Jackson Soul Food, a beloved Miami restaurant that serves Southern comfort food, will make its debut on Ocean Drive on Thursday. The business has been serving Southern comfort food to hungry Miami residents since 1946, first in Overtown, then with new locations in Opa-locka, Hard Rock Stadium and Miami International Airport. But its introduction to South Beach will be a little different, said Antwon Wimberly, the eldest son of Jackson Soul Food matriarch Shirlene Ingraham.
Get ready to see Nusret Gökçe dramatically salting meat in Miami in October. First he changed the way people used condiments, earning the meme nickname “Salt Bae.”Now Nusret Gökçe, an international chef, has opened his first United States steakhouse after announcing plans in September. The restaurant, Nusr-et Steakhouse, will call Miami’s Brickell neighborhood home.
When your cat dies, you miss him. You mourn. You sweep up all the fur he shed and throw it away. If you’re Furrer, you take the fur and make a three-to-six inch memorial with an uncanny resemblance and beady, unblinking eyes. Furrer’s business, Nine Lives Twine, is one of the vendors at POP Cats 2017, a new convention for cat lovers at the Miami Airport Convention Center on Saturday. Nine Lives Twine offers handmade yarn, wall art and memorials created from pet hair.
Muck Rack makes it simple to find people, tweets, or articles that mention any name, keyword, company, hashtag etc. We've compiled this guide to help you make the most of your search.
Selecting a term
Start searching tweets, articles from media outlets, articles mentioned in tweets, journalists'
names, titles and bios with some suggested searches:
Companies or Topics (e.g. iPhone, Microsoft)
Phrases (e.g. "cloud computing") — use quotes to keep the terms together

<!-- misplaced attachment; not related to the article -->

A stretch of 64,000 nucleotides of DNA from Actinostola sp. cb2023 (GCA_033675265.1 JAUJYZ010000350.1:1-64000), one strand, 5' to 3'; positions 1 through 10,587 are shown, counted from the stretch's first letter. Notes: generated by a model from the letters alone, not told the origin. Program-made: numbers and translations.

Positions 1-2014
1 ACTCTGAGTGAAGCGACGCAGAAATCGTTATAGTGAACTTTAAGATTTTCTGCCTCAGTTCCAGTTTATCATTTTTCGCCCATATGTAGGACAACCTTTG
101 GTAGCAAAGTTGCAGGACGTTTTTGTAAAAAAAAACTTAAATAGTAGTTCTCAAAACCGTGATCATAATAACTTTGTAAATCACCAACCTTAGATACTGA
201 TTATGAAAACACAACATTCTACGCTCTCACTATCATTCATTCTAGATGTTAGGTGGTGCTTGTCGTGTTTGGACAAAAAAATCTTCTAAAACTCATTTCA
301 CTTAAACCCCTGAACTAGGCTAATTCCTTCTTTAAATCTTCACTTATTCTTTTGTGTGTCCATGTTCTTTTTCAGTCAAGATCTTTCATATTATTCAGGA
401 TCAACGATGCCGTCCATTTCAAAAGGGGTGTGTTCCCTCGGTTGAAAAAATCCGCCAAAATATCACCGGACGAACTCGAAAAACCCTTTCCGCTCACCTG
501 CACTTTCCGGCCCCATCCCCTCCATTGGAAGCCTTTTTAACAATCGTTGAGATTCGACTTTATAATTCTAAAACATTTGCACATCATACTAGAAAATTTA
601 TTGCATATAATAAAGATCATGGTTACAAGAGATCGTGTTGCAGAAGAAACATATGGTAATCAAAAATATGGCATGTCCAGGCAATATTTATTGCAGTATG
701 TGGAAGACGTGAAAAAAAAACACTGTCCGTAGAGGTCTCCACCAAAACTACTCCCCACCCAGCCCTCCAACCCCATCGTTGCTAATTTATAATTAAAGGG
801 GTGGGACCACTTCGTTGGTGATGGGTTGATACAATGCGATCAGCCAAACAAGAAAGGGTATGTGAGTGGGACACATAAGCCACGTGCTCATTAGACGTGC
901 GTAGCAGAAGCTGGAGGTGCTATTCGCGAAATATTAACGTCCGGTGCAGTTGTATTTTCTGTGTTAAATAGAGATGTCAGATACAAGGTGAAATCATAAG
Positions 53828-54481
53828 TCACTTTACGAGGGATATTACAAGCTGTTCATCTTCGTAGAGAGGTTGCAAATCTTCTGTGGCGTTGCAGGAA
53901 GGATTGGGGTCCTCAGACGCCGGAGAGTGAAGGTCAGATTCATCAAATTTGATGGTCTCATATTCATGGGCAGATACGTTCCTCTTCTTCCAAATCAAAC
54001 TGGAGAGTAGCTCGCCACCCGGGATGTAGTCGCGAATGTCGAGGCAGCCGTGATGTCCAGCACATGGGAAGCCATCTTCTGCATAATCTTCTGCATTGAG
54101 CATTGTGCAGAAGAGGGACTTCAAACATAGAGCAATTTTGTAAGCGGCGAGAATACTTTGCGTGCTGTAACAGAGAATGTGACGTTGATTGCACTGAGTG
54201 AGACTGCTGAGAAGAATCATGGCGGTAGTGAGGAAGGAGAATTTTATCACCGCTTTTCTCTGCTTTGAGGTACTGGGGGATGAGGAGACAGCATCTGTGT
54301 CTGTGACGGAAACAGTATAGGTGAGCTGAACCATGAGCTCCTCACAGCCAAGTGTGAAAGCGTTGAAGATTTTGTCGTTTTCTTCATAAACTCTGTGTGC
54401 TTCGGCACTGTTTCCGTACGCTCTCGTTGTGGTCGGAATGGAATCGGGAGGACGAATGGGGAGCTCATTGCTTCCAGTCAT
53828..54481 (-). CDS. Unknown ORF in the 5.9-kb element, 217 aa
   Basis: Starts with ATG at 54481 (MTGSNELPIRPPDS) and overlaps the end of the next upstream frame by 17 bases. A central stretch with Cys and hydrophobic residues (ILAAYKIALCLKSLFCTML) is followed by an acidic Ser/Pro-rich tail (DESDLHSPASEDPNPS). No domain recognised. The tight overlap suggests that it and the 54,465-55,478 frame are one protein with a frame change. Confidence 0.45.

Twitter handles (e.g. @username) — returns those who have mentioned or replied to
Names (e.g. "David Pogue")
Hashtags (e.g. #sxsw, #london2012)
Bio details (e.g. vegan, Olympics, father)
Muck Rack's Advanced Search allows for many boolean operators.
Find results that mention multiple specified terms, use AND or
+. For example, ensure each result contains both Elon Musk and Mark Zuckerberg by
searching Musk AND Zuckerberg or Musk + Zuckerberg.
Use the operators OR or , to broaden your search when you'd like either of
multiple terms to appear in results. (This is the default behavior of our search when no operators
are used). For example, results will contain either cake or cookie by searching cake OR cookie or cake,cookie
Use NOT or - to subtract results from your search. For
example, searching Disney will yield results about the Walt Disney Company as well as Walt Disney
World Resort. To exclude mentions of Disney World, search for Disney -World or Disney
When using one of these operators with a phrase, enclose it in quotation marks. For example, you can
find results about smartphones excluding Apple's iPhone 4S by searching smartphone -"iPhone
Exact case matching or punctuation
If you're searching for a brand name or keyword that relies on specific punctuation marks or capitalization, you can
find results that match your exact query by adding matchcase: before the keyword you're searching for, like matchcase:E*TRADE .
Use parentheses to separate multiple
boolean phrases. For example, to find journalists talking about having fun in Disney World or
Disneyland, search for ("disney world" OR disneyland) AND fun.
An asterisk can be used to search for any variation of a root word truncated by the asterisk. For example, searching for admin* will return results for administrator, administration, administer, administered, etc.
A near operator is an AND operator where you can control the distance between the words. You can vary the distance the near operation uses by adding a forward slash and number (between 0-99) such as strawberries NEAR/10 "whipped cream", which means the strawberries must exist within 10 words of "whipped cream".